Between Amazon, Apple, Kobo, and Barnes & Noble, self publishing your book has never been easier.
Gone are the days when you had to buy boxes upon boxes of your own books in hopes that you could sell them to readers one by one. Today, self-publishing is as easy as uploading a file to one or all of these companies.
But is it for you?
Despite its ease-of-use, self-publishing brings with it a number of advantages and disadvantages. What might be a great fit for one author might not be a good fit for another.
This is the case with many authors whose self published books hit it big. They found that managing their self publishing business was not what they wanted to be doing. So, once they built an audience through self-publishing, they then went to traditional publishers to strike up deals.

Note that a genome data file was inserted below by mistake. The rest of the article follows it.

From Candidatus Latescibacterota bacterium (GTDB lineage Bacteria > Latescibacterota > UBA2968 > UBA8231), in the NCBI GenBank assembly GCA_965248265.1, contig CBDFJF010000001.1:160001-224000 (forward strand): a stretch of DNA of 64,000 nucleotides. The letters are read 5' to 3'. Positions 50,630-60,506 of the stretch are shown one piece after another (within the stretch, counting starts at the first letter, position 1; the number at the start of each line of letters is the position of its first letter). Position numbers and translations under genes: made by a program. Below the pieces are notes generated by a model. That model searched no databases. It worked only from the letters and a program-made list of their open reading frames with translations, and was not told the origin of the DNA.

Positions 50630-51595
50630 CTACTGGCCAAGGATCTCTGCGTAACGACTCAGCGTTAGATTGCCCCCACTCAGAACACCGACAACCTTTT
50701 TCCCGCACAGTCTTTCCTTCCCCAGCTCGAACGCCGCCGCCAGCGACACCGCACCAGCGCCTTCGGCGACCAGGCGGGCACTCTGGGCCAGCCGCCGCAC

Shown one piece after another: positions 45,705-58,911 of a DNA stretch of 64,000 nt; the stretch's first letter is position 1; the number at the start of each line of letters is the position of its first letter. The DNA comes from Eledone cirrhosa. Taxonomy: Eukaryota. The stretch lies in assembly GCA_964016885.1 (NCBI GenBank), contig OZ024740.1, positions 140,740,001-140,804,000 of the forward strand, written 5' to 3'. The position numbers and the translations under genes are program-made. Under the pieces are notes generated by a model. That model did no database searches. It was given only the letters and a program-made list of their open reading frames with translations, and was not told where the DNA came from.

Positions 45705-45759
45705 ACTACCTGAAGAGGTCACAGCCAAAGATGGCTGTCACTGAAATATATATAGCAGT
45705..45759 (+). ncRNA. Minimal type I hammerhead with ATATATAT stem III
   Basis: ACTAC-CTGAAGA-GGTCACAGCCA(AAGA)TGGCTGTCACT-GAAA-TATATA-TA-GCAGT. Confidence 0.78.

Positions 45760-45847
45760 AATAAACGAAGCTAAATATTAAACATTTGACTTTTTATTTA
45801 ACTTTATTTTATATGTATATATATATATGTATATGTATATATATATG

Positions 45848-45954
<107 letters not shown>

Often, these are lucrative deals but less money than what they would be making if they continued self-publishing. These authors will simply state that they want to write their books and do nothing more. They are tired of managing the business, and so they get out.
This may or may not be you. Today, let’s talk about questions that you need to ask yourself if you want to consider whether or not you should self publish your book.
There is no right or wrong answer to these questions. These are just things that you need to consider seriously if you decide you want to be an author.
This is often the first thing that many people will ask themselves when considering self-publishing.